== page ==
In this section, the main sleep disorders will be presented with a brief description of each disorder and its characteristics.
Insomnia is a sleep disorder characterized by a set of symptoms related to a decrease in sleep duration that occurs more than 3 nights per week and whose causes can be psychological or physiological. Sleep onset insomnia is characterized by difficulty falling asleep and therefore a very long latency to sleep onset. Sleep maintenance insomnia refers to difficulty maintaining sleep and is characterized by numerous and/or prolonged awakenings during the night. Awakening very early in the morning is a third type of insomnia. A combination of different types of insomnia may be found in the same patient. Thus, the most common complaint among insomniacs is a short, light or non-restorative sleep. This disorder has harmful consequences for the individual as daytime fatigue and sleepiness, mood changes and irritability, impaired attention and concentration and decreased psychomotor performance.
Hypersomnia refers to all the sleep disorders that are characterized by excessive sleepiness and / or sleep attacks during the day despite a perceived normal sleep during the night. This disorder usually appears during adolescence or in the early twenties. Patients who suffer from hypersomnia have sleep attacks during the day, have naps that are involuntarily extended (sometimes over an hour) that are generally not restorative. These patients experience sleep drunkenness, are difficult to wake up and awakening is associated with confusion. We distinguish idiopathic hypersomnia (with no known cause) from secondary hypersomnia which is associated with a physiological problem such as restless legs syndrome or sleep apnea syndrome.
Narcolepsy is a disorder characterized by sudden onsets of sleep during the day. Frequently, patients also experience cataplexy and in some cases sleep paralysis and hypnagogic hallucinations. Cataplexy is defined by a loss of muscle tone without altered consciousness and is triggered by strong emotions such as anger, joy, laughter, or fear. Narcolepsy is distinguished from idiopathic hypersomnia by the periodicity of drowsiness (every two hours), the restorative quality of naps, the short duration of naps and by sleep onset REM periods.
REM sleep behavior disorder (RBD)
RBD is a parasomnia of REM sleep that occurs mainly after the age of 50 and is clinically characterized by complex and often violent motor activity (kicks, punches, escape behavior) acting out the dreams of REM sleep. In these patients, there is a loss of muscle atonia, which is normally present during REM sleep. These behaviors can result in injury to the patient himself or his bed partner. RBD may be idiopathic or secondary to neurological damage like cerebral-vascular accident or a tumor. Several longitudinal studies, including those of Drs. Montplaisir, Gagnon and Postuma have demonstrated that approximately half of patients with idiopathic RBD will develop Parkinson's disease or another dementia such as dementia with Lewy bodies within 10 years after diagnosis of RBD.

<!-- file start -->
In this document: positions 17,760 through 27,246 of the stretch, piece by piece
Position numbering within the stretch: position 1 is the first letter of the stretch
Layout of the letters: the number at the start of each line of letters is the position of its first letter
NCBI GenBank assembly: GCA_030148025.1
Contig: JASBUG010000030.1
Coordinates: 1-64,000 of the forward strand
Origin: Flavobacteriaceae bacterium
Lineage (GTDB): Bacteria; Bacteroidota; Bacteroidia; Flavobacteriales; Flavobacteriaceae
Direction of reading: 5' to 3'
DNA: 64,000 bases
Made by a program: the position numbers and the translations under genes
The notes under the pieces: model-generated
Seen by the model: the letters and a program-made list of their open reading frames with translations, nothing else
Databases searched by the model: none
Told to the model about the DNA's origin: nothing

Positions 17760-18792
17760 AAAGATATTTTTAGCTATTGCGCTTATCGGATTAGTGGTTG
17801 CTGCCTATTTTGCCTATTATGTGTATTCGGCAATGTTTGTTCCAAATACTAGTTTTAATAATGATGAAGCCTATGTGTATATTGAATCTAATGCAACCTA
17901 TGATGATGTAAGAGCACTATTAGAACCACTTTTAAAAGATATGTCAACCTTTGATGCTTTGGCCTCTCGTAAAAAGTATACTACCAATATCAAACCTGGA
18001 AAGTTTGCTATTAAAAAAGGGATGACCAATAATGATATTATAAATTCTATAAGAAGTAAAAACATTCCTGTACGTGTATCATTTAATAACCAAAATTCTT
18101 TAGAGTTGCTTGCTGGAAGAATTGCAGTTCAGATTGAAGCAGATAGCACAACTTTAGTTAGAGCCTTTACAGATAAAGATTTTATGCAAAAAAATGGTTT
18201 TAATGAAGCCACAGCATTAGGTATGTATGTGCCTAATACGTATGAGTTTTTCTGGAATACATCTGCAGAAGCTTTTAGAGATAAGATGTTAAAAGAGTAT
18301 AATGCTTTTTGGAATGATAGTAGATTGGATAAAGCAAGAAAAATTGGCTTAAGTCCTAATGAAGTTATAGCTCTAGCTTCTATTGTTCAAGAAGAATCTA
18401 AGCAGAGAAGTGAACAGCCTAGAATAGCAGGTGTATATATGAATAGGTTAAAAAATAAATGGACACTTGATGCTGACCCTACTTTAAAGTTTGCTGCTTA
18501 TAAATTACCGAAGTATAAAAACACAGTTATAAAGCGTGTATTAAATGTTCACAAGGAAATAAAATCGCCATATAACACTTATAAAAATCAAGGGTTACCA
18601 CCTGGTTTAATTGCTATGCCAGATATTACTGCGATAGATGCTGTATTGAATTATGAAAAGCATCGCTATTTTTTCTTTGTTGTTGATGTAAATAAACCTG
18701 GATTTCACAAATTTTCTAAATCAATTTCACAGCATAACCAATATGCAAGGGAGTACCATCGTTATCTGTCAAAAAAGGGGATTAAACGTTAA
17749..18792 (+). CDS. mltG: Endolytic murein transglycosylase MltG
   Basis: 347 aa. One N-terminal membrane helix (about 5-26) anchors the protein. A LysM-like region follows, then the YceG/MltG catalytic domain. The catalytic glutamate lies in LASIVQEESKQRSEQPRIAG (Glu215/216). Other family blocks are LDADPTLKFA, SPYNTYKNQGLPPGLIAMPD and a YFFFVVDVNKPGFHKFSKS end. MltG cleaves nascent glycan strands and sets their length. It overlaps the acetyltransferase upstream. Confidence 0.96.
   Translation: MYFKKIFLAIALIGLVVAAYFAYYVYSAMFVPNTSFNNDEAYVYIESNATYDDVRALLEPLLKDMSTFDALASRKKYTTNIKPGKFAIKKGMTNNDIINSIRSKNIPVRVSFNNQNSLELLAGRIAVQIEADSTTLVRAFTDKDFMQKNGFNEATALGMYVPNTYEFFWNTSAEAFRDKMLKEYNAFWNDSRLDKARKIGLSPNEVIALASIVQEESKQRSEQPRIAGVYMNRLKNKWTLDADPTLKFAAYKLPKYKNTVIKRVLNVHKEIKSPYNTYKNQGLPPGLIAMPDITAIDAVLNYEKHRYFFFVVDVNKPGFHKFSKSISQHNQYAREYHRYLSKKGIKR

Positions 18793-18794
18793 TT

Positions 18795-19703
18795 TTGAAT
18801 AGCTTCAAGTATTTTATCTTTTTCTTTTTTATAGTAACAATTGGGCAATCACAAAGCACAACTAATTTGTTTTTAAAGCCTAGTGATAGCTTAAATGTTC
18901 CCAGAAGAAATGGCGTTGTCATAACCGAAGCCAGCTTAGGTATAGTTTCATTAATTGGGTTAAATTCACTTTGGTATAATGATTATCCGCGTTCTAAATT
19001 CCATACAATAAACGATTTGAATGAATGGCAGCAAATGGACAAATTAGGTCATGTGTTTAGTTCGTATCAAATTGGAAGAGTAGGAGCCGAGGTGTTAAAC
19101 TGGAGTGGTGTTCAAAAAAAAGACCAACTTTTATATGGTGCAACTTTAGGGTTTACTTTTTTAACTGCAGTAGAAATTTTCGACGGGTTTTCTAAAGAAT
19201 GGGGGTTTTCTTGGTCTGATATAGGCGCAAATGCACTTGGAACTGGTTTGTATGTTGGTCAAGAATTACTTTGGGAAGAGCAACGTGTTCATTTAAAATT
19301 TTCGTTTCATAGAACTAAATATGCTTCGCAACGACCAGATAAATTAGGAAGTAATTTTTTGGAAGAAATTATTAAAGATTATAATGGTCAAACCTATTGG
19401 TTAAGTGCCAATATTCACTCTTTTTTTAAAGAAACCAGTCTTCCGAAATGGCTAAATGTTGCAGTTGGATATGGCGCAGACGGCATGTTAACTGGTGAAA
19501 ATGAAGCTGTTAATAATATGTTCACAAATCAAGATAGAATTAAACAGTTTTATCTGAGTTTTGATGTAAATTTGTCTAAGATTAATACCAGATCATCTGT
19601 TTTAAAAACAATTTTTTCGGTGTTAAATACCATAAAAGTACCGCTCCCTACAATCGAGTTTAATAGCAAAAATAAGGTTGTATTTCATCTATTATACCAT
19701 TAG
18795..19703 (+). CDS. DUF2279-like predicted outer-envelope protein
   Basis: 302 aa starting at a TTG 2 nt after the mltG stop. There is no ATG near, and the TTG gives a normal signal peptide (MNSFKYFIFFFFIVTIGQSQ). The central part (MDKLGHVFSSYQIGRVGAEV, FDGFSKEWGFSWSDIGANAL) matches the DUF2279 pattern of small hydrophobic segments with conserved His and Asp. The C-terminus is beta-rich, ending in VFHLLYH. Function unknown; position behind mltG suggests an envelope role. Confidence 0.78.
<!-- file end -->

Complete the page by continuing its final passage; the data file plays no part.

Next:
Sleepwalking is a parasomnia of slow-wave sleep characterized by a series of complex motor behaviors that can range from sitting up in bed to walking around or even leaving the house. Waking up during the episode is difficult and associated with confusion. Sleepwalking is more common in children and adolescents and usually occurs in the first third of the night; it is associated with an abrupt change between the slow-wave sleep and wakefulness.
Sleep apnea syndrome
Sleep apnea syndrome is characterized by frequent pauses in breathing during sleep for more than10 seconds resulting in decreased oxygen in the blood during the night. This condition leads to short but frequent awakenings during the night which results in a decreased sleep quality. This in turn leads to daytime sleepiness, headaches and a dry mouth upon awakening, and changes in mood and irritability. Patients suffering from this problem eventually develop cognitive deficits: impairment of general intellectual functioning, attention, alertness, memory, executive functions and manual dexterity. They are also at risk of developing cardiovascular problems.
Restless legs syndrome
Restless legs syndrome is a disorder characterized by an irresistible urge to move the legs, and sometimes the arms, associated with paresthesias, motor restlessness, increased symptoms at rest with relief by activity and an increase in symptoms in the evening or during the night. This disorder leads to difficulties in falling asleep and frequent awakenings during the night.
Periodic leg movements in sleep (PLMS)
This condition is characterized by the repeated and rhythmic appearance (every 20 to 40 seconds) of leg movements of short duration. The most frequent sleep complaints in patients with PLMS are non-restorative sleep and daytime sleepiness because periodic movements cause sleep fragmentation resulting in a reduction of sleep depth and quality.
Circadian rhythm sleep disorders
This category of disorders includes all the adjustment to ambient light-dark cycle problems that can either be caused by environmental constraints (irregular schedules, job rotation, jet lag) or be of intrinsic origin (dysfunction of the biological clock, blindness, specific neurological condition). This class of disorders implies a modification of the sleep phase or of sleep-wake cycling and causes such disorders as the advanced sleep phase syndrome, delayed sleep phase syndrome, irregular sleep-wake pattern, non-24-hour sleep-wake disorder or sleep disorders in night workers.